Hey guys & girls
I'm pretty new to shooting portraits and I wanted some advice on trying to achieve this look
with the equipment I already have.
I have 2 speedlights (yongunos 560s), a 40inch shoot through and a small beauty dish.
Is it possible to achieve something like this by just shooting against a white wall using the equipment I already have.
I have tried testing some shots (without much success), and i've also been reading up on lighting setups.
Could anyone shed any light (pun intended) on how this was shot and how I can get a similar look?
Apr 23 13 09:18 am Link
Sunbury, Pennsylvania, US
single flash, above the camera, use a bracket, so it's not on camera...and a defuser to soften the light..
the catchlight in her eyes tells you a lot...
Apr 23 13 09:27 am Link
Victoria, British Columbia, Canada
And the almost total absence of shadows.
Apr 23 13 10:20 am Link
Crystal Lake, Illinois, US
Pretty much straight on slightly high flat light on the subject. Pull them away from the wall a bit to minimize shadow. If you have a secondary light source on the wall, like the sun, you just balance the exposure out with the flash using the shutter speed.
Apr 23 13 10:30 am Link
Thanks for the replies guys
I did look at the catchlight, but I really had no idea that you could get a a result like this using just one flash with a diffy.
I think it was the complete lack of shadows that made me think that there must be more than one light source.
I will try your suggestion retphoto and see what kind of results i get
Apr 23 13 10:33 am Link
Palm Springs, California, US
a beauty dish will be too harsh of light for this look. If you have access to an umbrella or soft box that is much better.
The light is above the photographer's head in the 12 o'clock position (as before mentioned about looking at the catchlights) probably about 4-5 feet from the subject, but there is also a white reflector to the left. If you notice the light coming in on the models right arm from the left hand side of the frame.
There also seems to be some reflection coming from below, maybe two reflectors on the floor to add fill light. I wouldn't doubt if the model is surrounded by reflectors, or maybe just the side and two below. Possibly even a black card on the right.
If you have access to a soft box, I suggest something like a 24" x 36" for a good soft feel. For more even light use an umbrella with the strobe head bounced against the inside of the umbrella with the open part of the umbrella in the 12 o'clock position towards the model.
If you look at the shadows on the models neck you can see they are very soft, no harsh lines. This means the light came from a softer source than a beauty dish or direct flash. Even if you have to diffuse your speedlights with a white t-shirt or something, the light needs to be soft for this look.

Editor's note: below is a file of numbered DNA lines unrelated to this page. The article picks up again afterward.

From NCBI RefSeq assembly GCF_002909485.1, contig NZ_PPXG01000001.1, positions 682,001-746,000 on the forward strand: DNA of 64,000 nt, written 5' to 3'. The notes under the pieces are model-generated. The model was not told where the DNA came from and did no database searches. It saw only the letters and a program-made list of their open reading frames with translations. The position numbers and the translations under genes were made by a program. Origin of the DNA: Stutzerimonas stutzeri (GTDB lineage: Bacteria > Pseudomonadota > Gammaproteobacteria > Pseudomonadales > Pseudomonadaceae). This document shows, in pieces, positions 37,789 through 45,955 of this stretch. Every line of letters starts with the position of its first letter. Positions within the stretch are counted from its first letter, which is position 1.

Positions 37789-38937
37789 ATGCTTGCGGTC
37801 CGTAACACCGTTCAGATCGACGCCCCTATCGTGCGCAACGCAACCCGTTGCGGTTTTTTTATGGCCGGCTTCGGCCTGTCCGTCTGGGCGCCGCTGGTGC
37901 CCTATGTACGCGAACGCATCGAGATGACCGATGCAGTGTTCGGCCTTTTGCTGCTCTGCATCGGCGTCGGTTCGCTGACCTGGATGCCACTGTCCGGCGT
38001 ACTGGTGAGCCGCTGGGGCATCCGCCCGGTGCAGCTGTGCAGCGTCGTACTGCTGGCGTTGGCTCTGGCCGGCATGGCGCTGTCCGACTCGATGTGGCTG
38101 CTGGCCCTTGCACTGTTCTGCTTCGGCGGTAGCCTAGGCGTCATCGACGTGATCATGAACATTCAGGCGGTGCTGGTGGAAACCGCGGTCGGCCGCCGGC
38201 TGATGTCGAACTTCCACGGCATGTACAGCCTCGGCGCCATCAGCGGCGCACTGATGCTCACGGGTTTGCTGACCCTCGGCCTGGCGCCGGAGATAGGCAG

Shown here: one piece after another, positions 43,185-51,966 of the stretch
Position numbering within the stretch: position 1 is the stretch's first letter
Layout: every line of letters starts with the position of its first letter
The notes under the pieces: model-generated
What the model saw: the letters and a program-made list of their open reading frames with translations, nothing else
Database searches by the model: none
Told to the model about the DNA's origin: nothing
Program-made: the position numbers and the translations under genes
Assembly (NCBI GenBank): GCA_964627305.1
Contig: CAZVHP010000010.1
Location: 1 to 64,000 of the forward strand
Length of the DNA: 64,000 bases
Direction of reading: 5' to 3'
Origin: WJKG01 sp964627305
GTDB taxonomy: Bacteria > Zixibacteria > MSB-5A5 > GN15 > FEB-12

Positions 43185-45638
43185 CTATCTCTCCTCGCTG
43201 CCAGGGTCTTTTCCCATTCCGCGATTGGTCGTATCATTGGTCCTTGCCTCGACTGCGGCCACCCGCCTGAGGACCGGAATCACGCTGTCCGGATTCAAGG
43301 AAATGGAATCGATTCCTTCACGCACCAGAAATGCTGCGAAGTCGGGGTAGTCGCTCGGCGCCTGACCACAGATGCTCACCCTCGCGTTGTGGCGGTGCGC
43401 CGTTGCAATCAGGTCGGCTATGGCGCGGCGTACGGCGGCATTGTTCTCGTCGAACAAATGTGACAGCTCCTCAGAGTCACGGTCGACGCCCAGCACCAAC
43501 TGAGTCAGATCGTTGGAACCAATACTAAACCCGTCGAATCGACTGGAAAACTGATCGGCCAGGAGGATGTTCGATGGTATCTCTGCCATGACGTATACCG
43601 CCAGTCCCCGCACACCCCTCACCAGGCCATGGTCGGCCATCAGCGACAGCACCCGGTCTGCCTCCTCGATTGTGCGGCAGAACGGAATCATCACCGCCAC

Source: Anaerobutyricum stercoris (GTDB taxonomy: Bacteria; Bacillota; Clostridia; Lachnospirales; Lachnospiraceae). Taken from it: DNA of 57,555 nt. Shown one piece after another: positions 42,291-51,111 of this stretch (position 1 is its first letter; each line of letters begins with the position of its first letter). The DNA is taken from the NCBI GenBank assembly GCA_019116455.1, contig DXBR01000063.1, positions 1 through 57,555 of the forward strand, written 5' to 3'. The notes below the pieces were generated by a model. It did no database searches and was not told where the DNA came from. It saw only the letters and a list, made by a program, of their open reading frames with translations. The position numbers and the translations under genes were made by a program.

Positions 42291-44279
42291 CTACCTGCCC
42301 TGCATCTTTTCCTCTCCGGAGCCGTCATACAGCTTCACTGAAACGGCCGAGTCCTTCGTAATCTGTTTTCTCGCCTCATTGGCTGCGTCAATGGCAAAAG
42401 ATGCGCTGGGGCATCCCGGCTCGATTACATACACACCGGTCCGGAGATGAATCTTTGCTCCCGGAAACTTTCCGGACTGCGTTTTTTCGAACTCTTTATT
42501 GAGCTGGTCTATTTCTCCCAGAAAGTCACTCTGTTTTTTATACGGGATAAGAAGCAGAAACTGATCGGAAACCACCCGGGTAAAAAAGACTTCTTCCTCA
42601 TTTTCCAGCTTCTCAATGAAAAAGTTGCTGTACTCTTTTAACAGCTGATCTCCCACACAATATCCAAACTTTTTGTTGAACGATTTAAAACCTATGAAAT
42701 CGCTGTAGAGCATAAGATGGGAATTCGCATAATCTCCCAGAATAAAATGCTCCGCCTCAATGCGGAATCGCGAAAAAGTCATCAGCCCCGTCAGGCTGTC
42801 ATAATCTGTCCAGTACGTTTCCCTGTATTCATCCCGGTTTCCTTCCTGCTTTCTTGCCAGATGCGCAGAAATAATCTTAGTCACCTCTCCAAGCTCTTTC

Apr 23 13 10:37 am Link
Brooklyn, New York, US
Yes, there's a lot of fill with reflectors here. otherwise the shadows would be much darker.
Apr 23 13 10:44 am Link
Stamford, Connecticut, US
Very doable with just one light, when in doubt try to look for the catchlight and the direction of the shadows.
I did a similar image and in my case used a large umbrella (reflective side) at about 6~7ft camera right. I can't remember the settings for the flash but I believe it was something like 1/2 power and f5.6 @1/125
Hope this helps,
Apr 23 13 10:53 am Link
Wichita, Kansas, US
Results of all the PP aside, use the umbrella you have as a shoot through.
Keep in mind: In the example Hector is showing, the refelctive side of the umbrella is used and thus the light is specular, rather than diffused as in your original example.
Apr 23 13 11:06 am Link
Wow, thanks for all the replys guys.
Seems that it may be worthwhile investing in a couple of reflectors.
Any excuse to buy more stuff ehh ? =]
So I'm thinking its best that I use my shoot through umbrella to get a look like this, or alternatively get a soft box in order to get really diffused light and reflectors either side and possibly below to remove hard shadows.
Apr 23 13 12:27 pm Link
Las Vegas, Nevada, US
use the shoot through close with one speedlite - second bounced somewhere else in the room to lift shadows can help too, and/or reflectors
Apr 23 13 12:53 pm Link
Bath, England, United Kingdom
Looks like a single strip softbox used horizontally above the camera (probably on a boom) with the right hand end tilted down a bit to give fill in the shadows below the chin etc.
I would guess the light is probably less than 4' from the model's face and yes, there may well be some white flats either side for extra diffuse fill.
This was also shot with a single strip softbox but without a white background and with black flats at the sides instead of white. No fill.
Just my $0.02
Apr 23 13 02:20 pm Link
Belfast, Northern Ireland, United Kingdom
Quick question: I have only seen the sample image on my mobile. It maybe because of the lower resolution screen but it looks like the catchlights were added in post and the background has been substracted with ps.
Chances are that its just down to the resolution of this screen though.
Apr 23 13 03:39 pm Link
Thanks for your post mate.
Apr 24 13 09:43 am Link